Attorney General of Texas — Opinion.
September 24, 1992
DAN MORALES, Attorney General of Texas
Honorable Eddie Cavazos Chairman Committee on Insurance Texas House of Representatives P. O. Box 2910 Austin, Texas 78768-2910
Re: Applicability of Water Safety Act to waterways in private subdivisions and related questions (RQ-402)
Dear Representative Cavazos:
You ask several questions about the authority to control boating and fishing in certain coastal waterways created in connection with the construction of private subdivisions. You advise that the waterways were “designed for the exclusive use of [such subdivisions’] residents” and that the subdivision plats state that the waterways “are specifically not dedicated to the use of the public.” You also say that “[n]o portion of the waterways constitute a part of any previously existing public river, lagoon, bayou, lake, creek, bay, or inlet” but add that “[t]he waterways have as their only source of water the public water of the State of Texas of the Gulf of Mexico through interconnections with the Laguna Madre.”
We first address your question whether the Water Safety Act, chapter 31 of the Parks and Wildlife Code, applies to such waterways. The Water Safety Act (the “act”) generally relates to boating. See Parks Wild. Code subchs. A (definitions and general provisions), B (identification of boats by numbering), B-1 (certificates of title), C (required equipment), D (boat traffic regulations), E (enforcement and penalties). Section 31.004 of the act reads:
The provisions of this chapter apply to all public water of this state and to all watercraft navigated or moving on the public water. Privately owned water is not subject to the provisions of this chapter. [Emphases added.]
Your question thus is whether the waterways you describe are “public waters” within the meaning of section 31.004.
Attorney General Opinion M-1210 (1972) dealt with a situation similar to the one you present, that is, the applicability of state water safety and fishing laws to canals dredged from bays along the Gulf coast into private property and affected by the ebb and flow of the tides. That opinion concluded that since the waterways in question there were connected with the tidal waters of the Gulf of Mexico, they were public waters such as to be subject to the state’s fishing and boating laws. See also Parks Wild. Code § 1.011(c); Butler v. Sadler, 399 S.W.2d 411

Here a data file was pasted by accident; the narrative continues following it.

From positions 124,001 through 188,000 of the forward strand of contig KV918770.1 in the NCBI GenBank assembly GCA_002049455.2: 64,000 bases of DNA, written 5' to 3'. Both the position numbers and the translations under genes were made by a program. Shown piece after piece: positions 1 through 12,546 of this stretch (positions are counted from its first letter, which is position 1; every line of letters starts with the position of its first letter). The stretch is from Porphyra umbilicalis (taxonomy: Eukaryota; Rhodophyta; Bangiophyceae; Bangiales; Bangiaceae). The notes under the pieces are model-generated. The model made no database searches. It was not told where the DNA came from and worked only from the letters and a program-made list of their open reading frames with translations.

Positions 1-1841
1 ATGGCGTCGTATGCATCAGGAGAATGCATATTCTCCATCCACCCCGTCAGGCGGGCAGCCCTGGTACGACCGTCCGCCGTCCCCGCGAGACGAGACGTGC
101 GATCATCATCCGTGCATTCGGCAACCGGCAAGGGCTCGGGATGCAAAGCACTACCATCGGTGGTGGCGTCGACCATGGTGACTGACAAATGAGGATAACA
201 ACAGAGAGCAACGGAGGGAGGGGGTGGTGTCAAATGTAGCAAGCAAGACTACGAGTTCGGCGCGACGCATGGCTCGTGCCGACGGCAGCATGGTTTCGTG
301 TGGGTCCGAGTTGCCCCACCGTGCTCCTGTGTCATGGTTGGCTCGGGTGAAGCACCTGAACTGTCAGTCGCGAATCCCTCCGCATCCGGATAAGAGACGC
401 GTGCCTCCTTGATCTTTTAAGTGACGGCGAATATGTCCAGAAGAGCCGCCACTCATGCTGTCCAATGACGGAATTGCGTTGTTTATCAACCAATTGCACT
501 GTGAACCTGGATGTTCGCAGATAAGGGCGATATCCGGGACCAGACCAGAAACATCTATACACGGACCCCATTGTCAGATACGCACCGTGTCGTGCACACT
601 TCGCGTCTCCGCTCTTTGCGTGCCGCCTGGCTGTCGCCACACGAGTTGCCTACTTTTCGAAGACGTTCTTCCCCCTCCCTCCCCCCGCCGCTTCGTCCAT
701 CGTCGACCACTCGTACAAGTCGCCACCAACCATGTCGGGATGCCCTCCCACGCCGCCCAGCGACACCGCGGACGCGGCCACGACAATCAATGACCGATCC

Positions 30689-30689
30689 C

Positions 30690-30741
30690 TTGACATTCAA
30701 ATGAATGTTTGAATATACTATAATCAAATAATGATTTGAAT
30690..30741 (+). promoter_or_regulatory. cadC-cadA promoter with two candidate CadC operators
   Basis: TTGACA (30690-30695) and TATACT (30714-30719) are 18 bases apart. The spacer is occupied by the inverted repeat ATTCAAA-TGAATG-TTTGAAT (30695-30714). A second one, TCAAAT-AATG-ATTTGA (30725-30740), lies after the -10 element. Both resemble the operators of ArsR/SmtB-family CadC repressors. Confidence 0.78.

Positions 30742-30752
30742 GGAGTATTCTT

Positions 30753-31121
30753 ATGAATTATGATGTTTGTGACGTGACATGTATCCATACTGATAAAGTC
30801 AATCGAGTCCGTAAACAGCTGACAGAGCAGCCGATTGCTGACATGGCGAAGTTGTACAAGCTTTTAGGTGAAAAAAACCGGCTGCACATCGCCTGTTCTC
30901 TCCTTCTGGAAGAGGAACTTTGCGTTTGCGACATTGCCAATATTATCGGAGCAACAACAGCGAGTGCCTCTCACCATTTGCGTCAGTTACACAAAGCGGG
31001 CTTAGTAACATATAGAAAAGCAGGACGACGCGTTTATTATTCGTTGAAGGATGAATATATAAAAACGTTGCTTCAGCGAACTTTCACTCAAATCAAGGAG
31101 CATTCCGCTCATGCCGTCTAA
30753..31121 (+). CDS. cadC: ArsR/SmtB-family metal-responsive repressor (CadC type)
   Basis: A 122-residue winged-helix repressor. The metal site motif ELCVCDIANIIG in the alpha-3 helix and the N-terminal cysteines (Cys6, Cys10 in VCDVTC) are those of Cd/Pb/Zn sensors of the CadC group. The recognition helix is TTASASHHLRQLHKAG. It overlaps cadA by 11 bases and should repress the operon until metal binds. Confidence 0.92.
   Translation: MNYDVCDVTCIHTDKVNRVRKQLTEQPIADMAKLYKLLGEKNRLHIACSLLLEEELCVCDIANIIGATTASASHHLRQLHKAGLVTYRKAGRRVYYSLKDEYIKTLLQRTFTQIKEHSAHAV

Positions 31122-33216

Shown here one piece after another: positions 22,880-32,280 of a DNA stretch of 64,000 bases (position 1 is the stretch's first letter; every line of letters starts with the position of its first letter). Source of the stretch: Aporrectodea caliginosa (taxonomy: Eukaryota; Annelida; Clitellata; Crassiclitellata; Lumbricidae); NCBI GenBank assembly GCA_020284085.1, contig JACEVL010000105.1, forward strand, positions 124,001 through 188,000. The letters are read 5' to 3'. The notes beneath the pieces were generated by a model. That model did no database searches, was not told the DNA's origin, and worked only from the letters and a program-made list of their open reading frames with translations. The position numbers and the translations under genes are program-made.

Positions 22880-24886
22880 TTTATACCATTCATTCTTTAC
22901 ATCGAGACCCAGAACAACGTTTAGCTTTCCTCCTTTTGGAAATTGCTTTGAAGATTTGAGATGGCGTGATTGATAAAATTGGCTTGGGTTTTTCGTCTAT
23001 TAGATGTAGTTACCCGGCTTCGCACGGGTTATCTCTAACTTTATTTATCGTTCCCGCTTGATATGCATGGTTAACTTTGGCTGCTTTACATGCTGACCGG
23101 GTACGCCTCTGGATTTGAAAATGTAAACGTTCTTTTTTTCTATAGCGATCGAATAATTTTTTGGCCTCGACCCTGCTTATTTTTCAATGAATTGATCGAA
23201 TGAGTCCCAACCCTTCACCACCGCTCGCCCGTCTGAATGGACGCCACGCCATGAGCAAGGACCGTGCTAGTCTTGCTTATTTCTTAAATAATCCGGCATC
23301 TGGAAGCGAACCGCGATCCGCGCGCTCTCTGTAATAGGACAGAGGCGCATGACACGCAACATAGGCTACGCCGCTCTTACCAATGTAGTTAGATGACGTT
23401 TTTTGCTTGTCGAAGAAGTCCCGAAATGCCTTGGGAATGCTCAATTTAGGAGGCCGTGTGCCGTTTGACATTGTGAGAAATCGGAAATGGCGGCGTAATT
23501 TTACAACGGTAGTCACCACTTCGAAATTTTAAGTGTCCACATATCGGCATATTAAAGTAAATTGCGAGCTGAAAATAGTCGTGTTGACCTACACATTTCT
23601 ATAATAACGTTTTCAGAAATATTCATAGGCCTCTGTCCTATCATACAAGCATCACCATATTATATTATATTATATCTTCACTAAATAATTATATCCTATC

(Tex.Civ.App.-Corpus Christi 1966, writ ref’d n.r.e.) (waters of bays, inlets and arms of Gulf of Mexico are public property). It appears that the waterways you are concerned about are, similarly, connected to, and subject to the ebb and flow of the tides of the Gulf of Mexico. Under such circumstances, we believe that Attorney General Opinion M-1210 is dispositive of your question. The waterways you ask about are public waters within the meaning of section 31.004 of the Water Safety Act, and are therefore subject to the provisions of that act.
You also ask, whether, if the waterways in question are subject to the Water Safety Act, the “City of Corpus Christi [has] the authority to enact a no-wake ordinance or speed limit on the waterways.” Parks and Wildlife Code section 31.092, a provision of the Water Safety Act, provides in subsection (a):
The governing body of an incorporated city or town, with respect to public water within its corporate limits and all lakes owned by it, may designate by ordinance certain areas as bathing, fishing, swimming, or otherwise restricted areas and may make rules and regulations relating to the operation and equipment of boats which it deems necessary for the public safety. The rules and regulations shall be consistent with the provisions of this chapter. [Emphases added.]
In our opinion, section 31.092 provides authority for the City of Corpus Christi to enact no-wake and speed limit regulations for the waterways in question, so long as such waterways are within the city’s corporate limits and the regulations are consistent with other provisions of the Water Safety Act. See also id. § 31.095(b) (Water Commission may provide for standardization of speed limits for moving vessels, and no political subdivision may impose speed limits not in conformity therewith).
Your remaining question is whether private property owners or the property owners’ associations of the subdivisions in question “have the right to control boating and fishing in the waterways within their subdivision?” Again, Attorney General Opinion M-1210 concluded that waterways such as you describe were public waterways and that the power of the state to regulate fishing and boating in such waterways was absolute. We think it follows that private property owners or homeowners’ associations have no right themselves to regulate public boating or fishing on such waters. Of course, the public’s right to boat or fish on such public waters would not include the right to trespass on the adjoining owners’ private lands; the private owners could prohibit or otherwise regulate access to such lands. See Taylor Fishing Club v. Hammett, 88 S.W.2d 127 (Tex.Civ.App.-Waco 1935, writ dism’d w.o.j.).
Waterways created in connection with the construction of private subdivisions which have as their only source of water the public waters of the Gulf of Mexico and which are subject to the ebb and flow of the tides thereof are public waters subject to state laws providing for the regulation of fishing and boating.
Very truly yours,
DAN MORALES Attorney General of Texas
WILL PRYOR First Assistant Attorney General
MARY KELLER Deputy Assistant Attorney General
RENEA HICKS Special Assistant Attorney General
MADELEINE B. JOHNSON Chair, Opinion Committee
Prepared by William Walker Assistant Attorney General